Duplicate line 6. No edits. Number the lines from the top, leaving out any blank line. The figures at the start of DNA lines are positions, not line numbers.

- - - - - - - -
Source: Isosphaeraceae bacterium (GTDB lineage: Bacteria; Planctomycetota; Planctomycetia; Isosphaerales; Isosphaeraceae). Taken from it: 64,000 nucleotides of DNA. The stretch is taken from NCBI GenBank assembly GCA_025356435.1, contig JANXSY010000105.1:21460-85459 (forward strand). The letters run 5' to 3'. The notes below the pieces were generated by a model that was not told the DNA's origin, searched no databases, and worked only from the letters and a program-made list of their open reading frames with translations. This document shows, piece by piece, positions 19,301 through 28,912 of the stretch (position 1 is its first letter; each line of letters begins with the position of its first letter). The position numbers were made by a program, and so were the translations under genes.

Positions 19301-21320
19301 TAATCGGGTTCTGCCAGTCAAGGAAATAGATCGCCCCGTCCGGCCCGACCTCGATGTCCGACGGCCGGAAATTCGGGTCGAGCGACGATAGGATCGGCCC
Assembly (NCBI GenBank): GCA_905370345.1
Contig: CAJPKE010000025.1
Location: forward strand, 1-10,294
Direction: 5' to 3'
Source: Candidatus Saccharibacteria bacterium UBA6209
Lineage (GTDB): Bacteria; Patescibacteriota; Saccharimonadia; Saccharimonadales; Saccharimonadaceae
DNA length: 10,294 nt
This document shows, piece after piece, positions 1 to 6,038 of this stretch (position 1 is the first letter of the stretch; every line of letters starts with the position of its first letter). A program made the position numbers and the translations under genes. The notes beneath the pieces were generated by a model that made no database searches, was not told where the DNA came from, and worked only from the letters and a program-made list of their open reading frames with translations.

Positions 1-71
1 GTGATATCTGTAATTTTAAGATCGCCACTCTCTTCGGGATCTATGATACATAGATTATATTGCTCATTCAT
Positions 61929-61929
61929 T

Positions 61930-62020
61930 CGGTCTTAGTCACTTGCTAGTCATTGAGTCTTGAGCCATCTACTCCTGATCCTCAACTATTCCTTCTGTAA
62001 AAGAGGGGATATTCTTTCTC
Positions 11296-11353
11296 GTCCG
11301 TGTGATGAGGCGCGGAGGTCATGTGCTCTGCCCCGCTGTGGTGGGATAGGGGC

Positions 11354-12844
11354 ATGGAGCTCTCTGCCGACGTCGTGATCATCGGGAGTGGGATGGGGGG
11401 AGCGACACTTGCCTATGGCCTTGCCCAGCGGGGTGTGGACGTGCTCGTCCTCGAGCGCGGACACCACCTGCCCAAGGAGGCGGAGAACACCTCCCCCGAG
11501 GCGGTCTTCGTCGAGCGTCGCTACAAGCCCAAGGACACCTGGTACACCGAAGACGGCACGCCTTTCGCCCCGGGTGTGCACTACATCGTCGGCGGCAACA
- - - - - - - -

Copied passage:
Location: forward strand, 1-10,294